When I was just out of seminary and beginning to lead my first church as a full-time pastor, a retired minister, the Rev. C. P. Stewart, told me a story I have carried with me throughout my life. Here it is:
Back in the days when steam-driven locomotives pulled 100-car freight trains across this continent, a westward bound train was laboring up a pass in the Rocky Mountains.
Its pace gradually slowed until finally it came to a standstill. The fireman in the engine cab was young and found himself defeated and helpless.
Riding the caboose at the end of the train was a retired fireman. He walked the length of the long string of boxcars, climbed into the locomotive’s cab, and offered his help.
The young fireman was glad to let him take over.
The retired fireman started methodically shoveling coal into the firebox. The steam gauge began to rise and when it registered that pressure was adequate he signaled the engineer to open the throttle.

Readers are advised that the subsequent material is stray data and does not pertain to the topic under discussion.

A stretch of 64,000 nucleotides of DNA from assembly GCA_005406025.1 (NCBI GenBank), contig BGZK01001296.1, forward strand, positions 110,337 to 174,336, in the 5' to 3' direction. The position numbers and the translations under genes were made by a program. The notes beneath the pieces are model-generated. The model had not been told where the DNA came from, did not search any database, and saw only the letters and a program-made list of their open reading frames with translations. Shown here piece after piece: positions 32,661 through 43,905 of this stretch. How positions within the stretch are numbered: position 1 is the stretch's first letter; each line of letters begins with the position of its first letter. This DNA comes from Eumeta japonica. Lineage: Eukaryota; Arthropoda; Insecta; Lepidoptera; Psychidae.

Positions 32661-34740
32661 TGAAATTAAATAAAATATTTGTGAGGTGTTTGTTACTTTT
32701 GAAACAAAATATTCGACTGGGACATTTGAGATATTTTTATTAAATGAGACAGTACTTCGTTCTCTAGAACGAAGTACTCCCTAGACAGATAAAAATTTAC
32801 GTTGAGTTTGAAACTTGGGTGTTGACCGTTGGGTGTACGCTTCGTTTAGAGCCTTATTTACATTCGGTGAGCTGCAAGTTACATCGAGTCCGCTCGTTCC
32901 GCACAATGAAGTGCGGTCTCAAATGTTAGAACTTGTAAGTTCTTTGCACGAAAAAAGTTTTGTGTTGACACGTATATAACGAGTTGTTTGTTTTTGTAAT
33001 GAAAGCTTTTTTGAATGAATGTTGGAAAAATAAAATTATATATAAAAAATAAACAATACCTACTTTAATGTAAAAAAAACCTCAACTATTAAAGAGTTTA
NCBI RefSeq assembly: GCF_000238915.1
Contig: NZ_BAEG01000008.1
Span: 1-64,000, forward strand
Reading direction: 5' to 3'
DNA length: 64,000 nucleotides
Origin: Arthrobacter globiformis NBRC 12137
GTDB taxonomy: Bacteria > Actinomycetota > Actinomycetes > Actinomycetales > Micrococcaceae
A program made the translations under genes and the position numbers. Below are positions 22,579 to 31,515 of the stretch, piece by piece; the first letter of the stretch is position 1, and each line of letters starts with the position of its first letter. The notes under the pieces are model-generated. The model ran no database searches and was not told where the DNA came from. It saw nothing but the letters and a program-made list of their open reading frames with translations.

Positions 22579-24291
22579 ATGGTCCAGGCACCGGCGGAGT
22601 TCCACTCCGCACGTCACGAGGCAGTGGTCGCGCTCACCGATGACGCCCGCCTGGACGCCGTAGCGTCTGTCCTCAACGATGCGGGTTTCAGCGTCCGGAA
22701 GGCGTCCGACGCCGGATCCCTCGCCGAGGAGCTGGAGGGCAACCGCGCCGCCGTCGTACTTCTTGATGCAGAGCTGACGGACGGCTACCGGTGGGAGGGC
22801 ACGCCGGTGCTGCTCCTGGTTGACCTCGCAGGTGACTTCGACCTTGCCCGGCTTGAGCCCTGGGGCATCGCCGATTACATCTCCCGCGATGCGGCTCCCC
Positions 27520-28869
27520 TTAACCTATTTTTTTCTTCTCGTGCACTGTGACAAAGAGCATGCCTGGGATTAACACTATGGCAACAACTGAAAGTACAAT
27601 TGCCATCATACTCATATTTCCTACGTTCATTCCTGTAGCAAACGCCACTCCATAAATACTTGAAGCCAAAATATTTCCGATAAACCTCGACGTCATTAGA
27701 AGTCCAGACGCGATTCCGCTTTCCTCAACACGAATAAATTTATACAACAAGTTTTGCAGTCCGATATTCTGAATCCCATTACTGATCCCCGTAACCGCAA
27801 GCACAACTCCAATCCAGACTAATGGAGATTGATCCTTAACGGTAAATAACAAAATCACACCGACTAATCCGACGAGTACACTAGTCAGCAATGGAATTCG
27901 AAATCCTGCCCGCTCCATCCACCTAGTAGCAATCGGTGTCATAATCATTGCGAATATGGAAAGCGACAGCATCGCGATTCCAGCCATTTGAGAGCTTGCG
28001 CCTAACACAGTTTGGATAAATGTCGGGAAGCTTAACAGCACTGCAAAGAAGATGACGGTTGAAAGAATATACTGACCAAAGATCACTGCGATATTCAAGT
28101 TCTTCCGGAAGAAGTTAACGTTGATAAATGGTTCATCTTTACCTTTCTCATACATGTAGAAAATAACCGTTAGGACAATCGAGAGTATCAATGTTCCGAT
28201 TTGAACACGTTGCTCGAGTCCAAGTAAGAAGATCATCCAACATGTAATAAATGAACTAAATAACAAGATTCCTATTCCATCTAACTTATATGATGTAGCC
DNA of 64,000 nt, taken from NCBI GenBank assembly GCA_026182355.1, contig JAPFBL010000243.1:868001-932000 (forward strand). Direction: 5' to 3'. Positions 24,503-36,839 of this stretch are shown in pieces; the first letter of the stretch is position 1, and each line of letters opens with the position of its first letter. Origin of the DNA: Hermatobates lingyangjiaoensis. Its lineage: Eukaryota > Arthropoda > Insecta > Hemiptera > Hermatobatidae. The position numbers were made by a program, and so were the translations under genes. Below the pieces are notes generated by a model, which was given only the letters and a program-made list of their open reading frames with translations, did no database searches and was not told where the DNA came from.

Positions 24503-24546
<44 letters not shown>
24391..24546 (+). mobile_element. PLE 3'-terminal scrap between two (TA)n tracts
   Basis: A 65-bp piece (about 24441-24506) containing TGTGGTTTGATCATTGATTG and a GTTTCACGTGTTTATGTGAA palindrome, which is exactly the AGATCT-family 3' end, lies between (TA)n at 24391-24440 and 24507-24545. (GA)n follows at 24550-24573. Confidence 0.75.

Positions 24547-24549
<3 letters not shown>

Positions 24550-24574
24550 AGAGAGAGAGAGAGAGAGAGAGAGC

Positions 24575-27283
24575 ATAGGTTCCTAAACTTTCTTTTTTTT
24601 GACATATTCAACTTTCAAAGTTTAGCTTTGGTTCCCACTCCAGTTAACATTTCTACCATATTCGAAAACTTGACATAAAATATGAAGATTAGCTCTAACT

After a couple of sharp tugs the train began to move again and this time made it up the grade of the mountain pass.
Amazed, the young fireman asked his senior what he had done differently, noting that he himself had been shoveling just as hard.
As the train moved forward, gradually gaining speed, the older man opened the door of the firebox. First he pointed out a couple of clinkers — residue of burned coal — lying dead in the ashes, then pointed to places in the bed where the fire was burning brightly.
Pointing out this contrast with his long poker, he said, “If you want the train to move you have to fire the bright spots.”
Rev. Stewart was giving a young pastor a tip on how to go about leading a congregation without becoming a casualty of stalled initiatives.
Local churches are complex and lots of activities are going on at the same time – children’s programs, choir practices, committee meetings, some of which can at times be stalled by a variety of conflicting opinions.
While helping a church grow, gaining momentum and depth in ministry, Rev. Stewart intimated, one must take courage from the programs that are thriving, reporting this good news to the congregation whenever possible.
But the story fits many situations: the highly energized family, the public school classroom, the student striving to work her way through college, to name a few.
Things in life go better when one learns to fire the bright spots.
Photo credit: Thomas’s Pics (via flickr.com)